Juniper Networks updates software in wake of security flaws
- By Amanda Ziadeh
- Jan 13, 2016
Fixing the vulnerabilities discovered in Juniper Networks equipment is proving to be a multistep affair.
After unauthorized code was found in the company's Netscreen firewall that could decrypt traffic sent over virtual private networks, Juniper first issued patched releases for the latest versions of ScreenOS, the affected software, in order to remove unauthorized administrative access and address VPN decryption.
After further investigation, however, the company also decided to replace the Dual_EC random number generator in NetScreen firewalls with the random number generation technology already used in other Junos OS products. The changes will be made starting with new ScreenOS 6.3 software and future releases the first half of this year.
Juniper CIO Bob Worrall said the security of Junos OS has been checked using source code in “hot spots,” where similar code found in ScreenOS could be found, including VPN code, encryption code and authentication code.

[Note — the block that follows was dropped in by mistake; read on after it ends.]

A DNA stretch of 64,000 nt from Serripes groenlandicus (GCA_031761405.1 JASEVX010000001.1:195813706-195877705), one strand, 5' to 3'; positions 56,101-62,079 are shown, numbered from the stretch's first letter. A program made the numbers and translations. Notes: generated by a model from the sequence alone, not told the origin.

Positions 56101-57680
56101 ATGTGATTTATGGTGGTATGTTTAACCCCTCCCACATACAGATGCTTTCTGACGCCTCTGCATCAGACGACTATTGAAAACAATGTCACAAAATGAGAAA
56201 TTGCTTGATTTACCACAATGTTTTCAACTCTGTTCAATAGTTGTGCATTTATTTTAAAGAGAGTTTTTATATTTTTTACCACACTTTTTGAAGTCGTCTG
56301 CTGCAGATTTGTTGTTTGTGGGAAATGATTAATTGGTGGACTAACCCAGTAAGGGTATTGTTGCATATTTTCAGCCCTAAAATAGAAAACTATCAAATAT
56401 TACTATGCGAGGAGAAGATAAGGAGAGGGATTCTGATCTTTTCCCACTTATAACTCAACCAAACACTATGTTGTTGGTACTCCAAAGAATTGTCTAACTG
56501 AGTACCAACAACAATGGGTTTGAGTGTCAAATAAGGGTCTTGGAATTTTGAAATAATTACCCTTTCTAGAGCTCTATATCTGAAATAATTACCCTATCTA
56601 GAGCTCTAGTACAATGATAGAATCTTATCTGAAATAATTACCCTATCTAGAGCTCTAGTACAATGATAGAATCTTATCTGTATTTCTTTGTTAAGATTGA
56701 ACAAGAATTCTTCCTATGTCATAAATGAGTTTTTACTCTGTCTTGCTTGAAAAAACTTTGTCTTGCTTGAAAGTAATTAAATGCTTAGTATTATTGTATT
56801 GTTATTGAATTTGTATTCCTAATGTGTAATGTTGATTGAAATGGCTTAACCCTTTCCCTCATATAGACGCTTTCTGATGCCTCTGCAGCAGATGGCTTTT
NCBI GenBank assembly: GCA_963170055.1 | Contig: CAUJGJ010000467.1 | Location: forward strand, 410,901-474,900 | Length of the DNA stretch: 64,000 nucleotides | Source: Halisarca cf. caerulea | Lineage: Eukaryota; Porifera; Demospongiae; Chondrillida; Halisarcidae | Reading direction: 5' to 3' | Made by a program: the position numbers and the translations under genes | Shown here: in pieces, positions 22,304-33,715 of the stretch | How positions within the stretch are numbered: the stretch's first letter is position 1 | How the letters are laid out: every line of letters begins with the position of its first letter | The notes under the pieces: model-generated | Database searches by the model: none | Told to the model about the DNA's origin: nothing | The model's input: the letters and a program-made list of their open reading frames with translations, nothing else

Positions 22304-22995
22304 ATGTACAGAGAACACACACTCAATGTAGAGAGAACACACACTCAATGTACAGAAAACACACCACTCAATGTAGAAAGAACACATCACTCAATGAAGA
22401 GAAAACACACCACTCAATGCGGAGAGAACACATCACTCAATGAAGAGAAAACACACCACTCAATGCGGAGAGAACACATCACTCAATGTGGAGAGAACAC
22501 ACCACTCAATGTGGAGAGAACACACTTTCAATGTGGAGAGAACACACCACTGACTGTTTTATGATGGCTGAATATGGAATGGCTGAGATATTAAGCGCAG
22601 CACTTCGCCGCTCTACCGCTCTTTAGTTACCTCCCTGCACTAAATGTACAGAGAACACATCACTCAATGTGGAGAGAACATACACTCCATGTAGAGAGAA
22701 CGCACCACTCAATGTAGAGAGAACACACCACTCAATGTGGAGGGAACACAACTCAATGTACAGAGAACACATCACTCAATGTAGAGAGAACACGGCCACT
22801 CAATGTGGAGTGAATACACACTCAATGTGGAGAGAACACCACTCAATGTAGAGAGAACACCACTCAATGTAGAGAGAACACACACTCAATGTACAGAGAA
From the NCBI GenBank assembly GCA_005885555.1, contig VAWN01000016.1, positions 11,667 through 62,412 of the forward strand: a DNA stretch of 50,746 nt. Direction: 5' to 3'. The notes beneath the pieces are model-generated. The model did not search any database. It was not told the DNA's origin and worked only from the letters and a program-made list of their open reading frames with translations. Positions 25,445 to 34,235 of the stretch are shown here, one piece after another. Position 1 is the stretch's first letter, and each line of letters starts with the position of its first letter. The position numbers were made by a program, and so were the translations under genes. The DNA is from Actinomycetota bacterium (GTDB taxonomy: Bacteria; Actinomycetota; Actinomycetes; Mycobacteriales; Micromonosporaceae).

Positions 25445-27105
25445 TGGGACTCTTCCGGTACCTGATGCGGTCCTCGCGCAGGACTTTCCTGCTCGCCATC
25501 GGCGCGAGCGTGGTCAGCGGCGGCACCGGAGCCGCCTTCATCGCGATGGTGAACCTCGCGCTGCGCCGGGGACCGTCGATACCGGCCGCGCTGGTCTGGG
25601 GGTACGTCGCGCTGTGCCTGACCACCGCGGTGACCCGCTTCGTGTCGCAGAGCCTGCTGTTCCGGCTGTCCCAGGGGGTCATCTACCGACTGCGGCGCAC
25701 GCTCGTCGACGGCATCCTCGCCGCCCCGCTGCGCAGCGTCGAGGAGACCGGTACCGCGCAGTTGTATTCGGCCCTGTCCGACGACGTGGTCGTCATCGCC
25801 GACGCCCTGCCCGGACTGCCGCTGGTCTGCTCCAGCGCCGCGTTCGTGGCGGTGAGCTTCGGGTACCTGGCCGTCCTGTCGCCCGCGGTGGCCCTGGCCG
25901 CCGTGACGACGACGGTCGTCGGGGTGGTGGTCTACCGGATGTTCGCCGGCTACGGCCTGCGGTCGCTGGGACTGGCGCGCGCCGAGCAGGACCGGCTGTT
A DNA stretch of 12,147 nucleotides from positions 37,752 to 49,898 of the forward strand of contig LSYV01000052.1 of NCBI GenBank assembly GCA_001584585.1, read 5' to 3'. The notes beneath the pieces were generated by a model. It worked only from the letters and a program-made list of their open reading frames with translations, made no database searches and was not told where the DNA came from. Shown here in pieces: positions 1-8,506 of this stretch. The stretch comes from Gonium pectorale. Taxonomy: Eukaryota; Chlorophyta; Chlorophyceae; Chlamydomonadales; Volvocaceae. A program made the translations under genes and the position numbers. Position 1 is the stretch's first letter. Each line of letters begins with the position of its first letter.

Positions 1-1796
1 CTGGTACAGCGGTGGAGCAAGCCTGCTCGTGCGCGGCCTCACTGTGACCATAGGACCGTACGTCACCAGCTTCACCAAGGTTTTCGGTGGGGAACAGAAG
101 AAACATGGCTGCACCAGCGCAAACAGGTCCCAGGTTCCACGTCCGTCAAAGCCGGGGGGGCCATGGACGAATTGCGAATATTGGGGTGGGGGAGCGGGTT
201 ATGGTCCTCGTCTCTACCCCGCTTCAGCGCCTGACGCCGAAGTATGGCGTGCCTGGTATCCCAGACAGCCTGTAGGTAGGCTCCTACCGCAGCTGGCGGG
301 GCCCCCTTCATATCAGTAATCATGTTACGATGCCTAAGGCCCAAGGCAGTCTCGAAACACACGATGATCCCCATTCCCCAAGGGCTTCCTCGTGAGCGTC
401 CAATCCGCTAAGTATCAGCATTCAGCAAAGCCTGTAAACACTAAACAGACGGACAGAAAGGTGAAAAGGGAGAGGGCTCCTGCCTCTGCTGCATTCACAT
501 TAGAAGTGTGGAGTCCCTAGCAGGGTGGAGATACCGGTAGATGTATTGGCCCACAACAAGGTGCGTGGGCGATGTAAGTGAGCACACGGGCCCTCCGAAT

Ars Technica reported that Dual_EC has been known to contain security weaknesses since 2007 and is suspected of having a backdoor, inserted by the National Security Agency, that allows VPN decryption.
Further questions also rose from research by the University of Illinois at Chicago’s Stephen Checkoway, which shows that separate code changes made in 2008, 2012 and 2014 made it easier for adversaries to break the NetScreen firewall encryption, Ars Technica explained.
These software flaws have become a source of concern for the federal government, with the Department of Defense warning contractors of the vulnerability, which could compromise affected systems.
According to Juniper, the investigation of the origin of the unauthorized code is ongoing.
Amanda Ziadeh is a former reporter/producer for GCN.